Industry Has Some Concerns About Orlando’s Own Drone Rules

The City of Orlando, Fla., has approved a drone ordinance that many industry stakeholders are worried could hinder the unmanned aircraft systems (UAS) sector.

As described in the text of the new ordinance, the city says it is aiming to “promote hobbyist and commercial use of unmanned aircraft” while still “ balancing the paramount need to protect the well-being, tranquility and privacy of its citizens.”

According to the ordinance, a UAS (including model aircraft) cannot be launched, landed or operated at or near city property: 500 feet of a venue, outdoor public assembly, event with more than 1,000 people, and county/municipal detention facility. The ordinance describes a “venue” as a “building or structure designated as a venue by the executive director of Orlando Venues or the city council” – e.g., the Mennello Museum of American Art and the Dr. Phillips Center for the Performing Arts.

In addition, drones cannot be launched/landed/operated 500 feet of both public and private schools, unless the school has given permission. The ordinance also applies to 500 feet from an “enclosed building owned or operated by the City of Orlando” – e.g., the police headquarters and the city call – and 500 feet from a park, unless a park official has given consent for model aircraft in certain areas.

However, if unmanned aircraft operators do want to fly in any of these areas, they must obtain a permit, the ordinance adds. And, according to Orlando Weekly, they’ll have to cough up either $20 per flight or $150 per year.

The ordinance also forbids weapons (e.g., firearms or explosives) from being equipped to a UAS and establishes rules for what to do in the case of a crash, including staying at the scene and providing identifying information.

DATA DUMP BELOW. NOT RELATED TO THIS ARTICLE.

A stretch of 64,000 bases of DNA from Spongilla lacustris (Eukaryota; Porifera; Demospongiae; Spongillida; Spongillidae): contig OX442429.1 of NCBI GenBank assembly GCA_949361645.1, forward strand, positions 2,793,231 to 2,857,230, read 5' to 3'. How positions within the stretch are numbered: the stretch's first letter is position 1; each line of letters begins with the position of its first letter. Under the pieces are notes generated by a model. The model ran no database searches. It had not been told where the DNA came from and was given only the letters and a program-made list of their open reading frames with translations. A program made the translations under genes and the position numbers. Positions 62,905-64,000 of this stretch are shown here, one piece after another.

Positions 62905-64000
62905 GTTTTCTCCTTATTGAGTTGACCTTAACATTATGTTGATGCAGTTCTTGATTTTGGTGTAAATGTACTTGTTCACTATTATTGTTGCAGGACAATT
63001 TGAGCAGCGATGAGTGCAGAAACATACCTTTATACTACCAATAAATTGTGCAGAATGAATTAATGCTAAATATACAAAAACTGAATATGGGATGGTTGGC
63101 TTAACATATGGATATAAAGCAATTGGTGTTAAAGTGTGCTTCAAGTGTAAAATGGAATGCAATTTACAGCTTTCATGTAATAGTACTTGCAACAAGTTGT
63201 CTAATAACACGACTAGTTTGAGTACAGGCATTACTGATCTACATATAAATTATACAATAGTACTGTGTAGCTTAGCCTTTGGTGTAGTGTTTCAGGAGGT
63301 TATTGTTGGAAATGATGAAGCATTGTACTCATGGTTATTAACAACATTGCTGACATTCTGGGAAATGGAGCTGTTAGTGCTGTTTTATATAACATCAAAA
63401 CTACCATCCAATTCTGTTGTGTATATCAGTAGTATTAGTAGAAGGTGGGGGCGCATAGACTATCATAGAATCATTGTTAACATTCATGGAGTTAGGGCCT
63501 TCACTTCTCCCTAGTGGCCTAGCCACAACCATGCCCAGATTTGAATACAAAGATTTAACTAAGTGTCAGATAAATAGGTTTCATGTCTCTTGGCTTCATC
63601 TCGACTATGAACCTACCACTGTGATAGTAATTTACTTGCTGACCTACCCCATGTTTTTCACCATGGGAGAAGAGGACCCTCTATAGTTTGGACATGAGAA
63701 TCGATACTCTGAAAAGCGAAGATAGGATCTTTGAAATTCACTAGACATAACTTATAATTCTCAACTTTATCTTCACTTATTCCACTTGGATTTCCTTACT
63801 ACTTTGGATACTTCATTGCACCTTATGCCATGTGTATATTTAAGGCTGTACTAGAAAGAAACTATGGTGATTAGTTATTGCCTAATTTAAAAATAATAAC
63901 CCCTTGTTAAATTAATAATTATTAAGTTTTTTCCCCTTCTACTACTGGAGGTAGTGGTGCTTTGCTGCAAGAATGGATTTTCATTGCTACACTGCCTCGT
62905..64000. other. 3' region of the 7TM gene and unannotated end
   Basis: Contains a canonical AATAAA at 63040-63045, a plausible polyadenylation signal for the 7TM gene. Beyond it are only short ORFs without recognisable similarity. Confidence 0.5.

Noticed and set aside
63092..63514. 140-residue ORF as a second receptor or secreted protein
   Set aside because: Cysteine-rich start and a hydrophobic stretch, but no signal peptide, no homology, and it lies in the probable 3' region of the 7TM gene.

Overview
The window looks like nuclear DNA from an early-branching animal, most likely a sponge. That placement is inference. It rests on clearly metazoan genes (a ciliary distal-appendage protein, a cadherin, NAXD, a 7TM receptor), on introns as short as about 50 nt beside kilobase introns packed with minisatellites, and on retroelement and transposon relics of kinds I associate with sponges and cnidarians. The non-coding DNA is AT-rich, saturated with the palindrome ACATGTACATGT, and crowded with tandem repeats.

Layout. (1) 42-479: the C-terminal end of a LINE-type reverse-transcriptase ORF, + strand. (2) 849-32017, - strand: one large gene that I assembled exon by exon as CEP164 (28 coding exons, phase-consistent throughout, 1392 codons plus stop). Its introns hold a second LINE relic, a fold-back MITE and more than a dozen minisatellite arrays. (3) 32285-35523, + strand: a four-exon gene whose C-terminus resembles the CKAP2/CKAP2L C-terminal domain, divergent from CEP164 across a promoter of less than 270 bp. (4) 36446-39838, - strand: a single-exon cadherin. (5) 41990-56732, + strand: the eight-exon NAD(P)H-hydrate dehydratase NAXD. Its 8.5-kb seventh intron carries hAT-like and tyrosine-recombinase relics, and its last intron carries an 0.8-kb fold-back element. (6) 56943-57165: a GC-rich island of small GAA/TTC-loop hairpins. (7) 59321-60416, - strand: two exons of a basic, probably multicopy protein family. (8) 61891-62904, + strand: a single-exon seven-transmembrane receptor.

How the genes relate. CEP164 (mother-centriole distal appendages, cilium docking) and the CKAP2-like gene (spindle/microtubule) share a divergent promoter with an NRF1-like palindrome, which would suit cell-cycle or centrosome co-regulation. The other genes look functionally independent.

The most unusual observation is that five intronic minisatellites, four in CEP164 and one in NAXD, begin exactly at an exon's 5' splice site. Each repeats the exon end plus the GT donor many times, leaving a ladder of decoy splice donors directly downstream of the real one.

According to Mike Winn, co-founder and CEO of DroneDeploy, these types of “city-by-city” rules “set a bad precedent because they generate confusion among remote pilots, law enforcement and the public about what drone activities are and aren’t allowed.”

In addition, he explains in a statement, these ordinances “make it harder for operators using drones for legitimate commercial purposes to keep track of regulations and maintain compliance.”

“By comparison, nationwide regulations from the FAA help provide regulatory clarity and allow for efficient activity by drone pilots, airmen and law enforcement alike,” he continues.

In a recent letter to Buddy Dyer, mayor of Orlando, the National Press Photographers Association (NPPA) took issue with the ordinance’s “vague and overly broad language criminalizing the operation of a UAS ‘with the intent to offend, annoy, abuse, threaten, or harass any person.’”

In the letter, Mickey H. Osterreicher, the NPPA’s general counsel, said the city’s ordinance “poses a serious risk to innovative use of drones by journalists to gather and disseminate information and images on matters of public concern, as well as the public’s right to receive news.”

“The chilling legal repercussions of this bill will tax an overburdened court system and thwart the federal government’s efforts … to bring about a sensible regulatory regime for this new technology,” continued the letter, referring to the “arrest and punishment” (under Orlando City Code) that violations of the ordinance would bring. Orlando Weekly notes that fines could reach $200-$400.

Writing for the Orlando Sentinel, Brian Wynne, president and CEO of the Association for Unmanned Vehicle Systems International, believes Orlando’s ordinance will “severely restrict” drone operators’ “ability to conduct day-to-day operations.”

Pointing out that laws prohibiting “careless, reckless and illegal behavior – such as trespassing or endangering property” already exist in the city, Wynne said any “drone-specific ordinances” are, therefore, “redundant and unnecessary.”

“Because of this,” he wrote, “efforts by the Orlando City Council to impose its own restrictions on where and how drones can be flown will only serve to limit the tremendous economic potential that Florida stands to gain from the drone industry.”


  1. 49 USC 40103 – “Sovereignty and use of airspace”
    The United States Government has exclusive sovereignty of airspace of the United States.

    Only the FAA may regulate flight.
    Only the FAA may create a no-fly zone.

  2. 49 USC might be contradicted by a higher law:

    United States Constitution, Amendment X

    The powers not delegated to the United States by the Constitution, nor prohibited by it to the States, are reserved to the States respectively, or to the people.

    Still, Orlando is not a state. But they might be people.


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